Helen O’Neil

Become a National Historic District  

To the Editor,

Want to stop the BPDA’s PLAN? Declare Charlestown a National Historic District.

If Charlestown’s history had been properly examined by the BPDA and its affiliates, PLAN Charlestown would not exist. 

The epic battle that happened in Charlestown caused the British to evacuate Boston. And yet, the battlefield sites/events of June 17, 1775 through March 17, 1776 are not listed on the national, state, or local historic registers. 

To prevent the BPDA’s hyper redevelopment PLAN for public properties spanning from the historic Navy Yard to historic Sullivan Square we need to propose legislation for National Historic District status – under state law. Why state law? Because the Boston Landmarks Commission doesn’t recognize Charlestown’s Revolutionary War battle sites as being Boston landmarks. 

The BLC has had the ability to honor and advocate for what remains ‘open public battlefield land’ since 1975.  Where have they been? And where are the historic land use reports, required under federal law/federal funding prior to the redevelopment of public land?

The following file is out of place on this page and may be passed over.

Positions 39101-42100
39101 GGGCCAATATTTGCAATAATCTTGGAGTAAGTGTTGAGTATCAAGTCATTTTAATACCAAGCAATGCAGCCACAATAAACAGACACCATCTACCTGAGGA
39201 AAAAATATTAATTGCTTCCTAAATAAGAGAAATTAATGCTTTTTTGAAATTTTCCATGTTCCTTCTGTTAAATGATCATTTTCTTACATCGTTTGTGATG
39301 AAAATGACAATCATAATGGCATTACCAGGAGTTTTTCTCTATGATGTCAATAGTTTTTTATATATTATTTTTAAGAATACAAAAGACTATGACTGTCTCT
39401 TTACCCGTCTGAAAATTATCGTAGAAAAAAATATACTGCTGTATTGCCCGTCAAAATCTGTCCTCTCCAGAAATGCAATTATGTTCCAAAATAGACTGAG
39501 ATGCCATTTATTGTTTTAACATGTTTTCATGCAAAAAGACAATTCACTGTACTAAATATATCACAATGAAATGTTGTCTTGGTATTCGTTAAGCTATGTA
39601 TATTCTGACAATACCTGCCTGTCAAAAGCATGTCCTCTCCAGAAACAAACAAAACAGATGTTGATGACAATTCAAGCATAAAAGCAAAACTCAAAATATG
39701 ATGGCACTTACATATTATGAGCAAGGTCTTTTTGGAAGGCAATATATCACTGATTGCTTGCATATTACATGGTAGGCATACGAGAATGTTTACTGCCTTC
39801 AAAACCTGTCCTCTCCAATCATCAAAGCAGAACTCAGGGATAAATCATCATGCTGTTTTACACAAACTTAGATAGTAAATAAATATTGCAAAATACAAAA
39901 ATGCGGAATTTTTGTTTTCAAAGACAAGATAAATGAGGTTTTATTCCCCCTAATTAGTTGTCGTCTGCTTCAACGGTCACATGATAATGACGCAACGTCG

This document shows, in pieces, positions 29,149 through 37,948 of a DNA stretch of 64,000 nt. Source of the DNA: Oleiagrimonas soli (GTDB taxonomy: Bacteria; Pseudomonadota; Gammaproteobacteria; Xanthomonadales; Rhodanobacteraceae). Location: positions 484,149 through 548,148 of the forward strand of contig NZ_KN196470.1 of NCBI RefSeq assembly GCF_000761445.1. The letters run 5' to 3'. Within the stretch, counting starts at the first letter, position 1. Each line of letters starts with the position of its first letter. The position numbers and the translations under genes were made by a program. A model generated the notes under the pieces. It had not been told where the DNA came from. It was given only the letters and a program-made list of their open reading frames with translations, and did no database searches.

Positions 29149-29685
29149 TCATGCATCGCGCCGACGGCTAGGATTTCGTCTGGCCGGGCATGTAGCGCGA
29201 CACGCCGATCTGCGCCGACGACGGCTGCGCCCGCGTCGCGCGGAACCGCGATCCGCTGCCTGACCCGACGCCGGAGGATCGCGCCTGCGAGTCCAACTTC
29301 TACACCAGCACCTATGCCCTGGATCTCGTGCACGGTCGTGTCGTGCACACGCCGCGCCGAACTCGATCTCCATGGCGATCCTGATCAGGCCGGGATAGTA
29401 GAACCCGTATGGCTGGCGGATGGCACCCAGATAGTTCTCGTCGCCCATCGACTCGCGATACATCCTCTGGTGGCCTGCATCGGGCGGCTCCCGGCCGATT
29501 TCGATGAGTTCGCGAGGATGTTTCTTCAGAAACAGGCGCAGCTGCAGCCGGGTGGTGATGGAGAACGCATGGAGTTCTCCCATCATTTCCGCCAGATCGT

Quick answer: A loophole in the 1874 Annexation Law has enabled the BLC to forsake its responsibility to properly record Charlestown’s battlefield sites under current historic preservation law. As a result, we’ve been left to the mercy of outdated urban renewal guidelines, ie PLAN Charlestown.

Why should we settle for half baked promises by the BPDA when our neighborhood clearly meets the qualifications for historic district safeguards? If the residents of Charlestown want a real say in how our public land is developed, best to end urban renewal and set our sights higher. Historic districts have more legal clarity and access to more money. 

The BPDA and its operatives are aware of Charlestown’s ability to become a national historic district and for decades have tried to squelch support claiming it would burden homeowners and local businesses with architectural regulations.  This is not true.  A National Historic Battlefield District would only apply to the redevelopment of publicly owned property.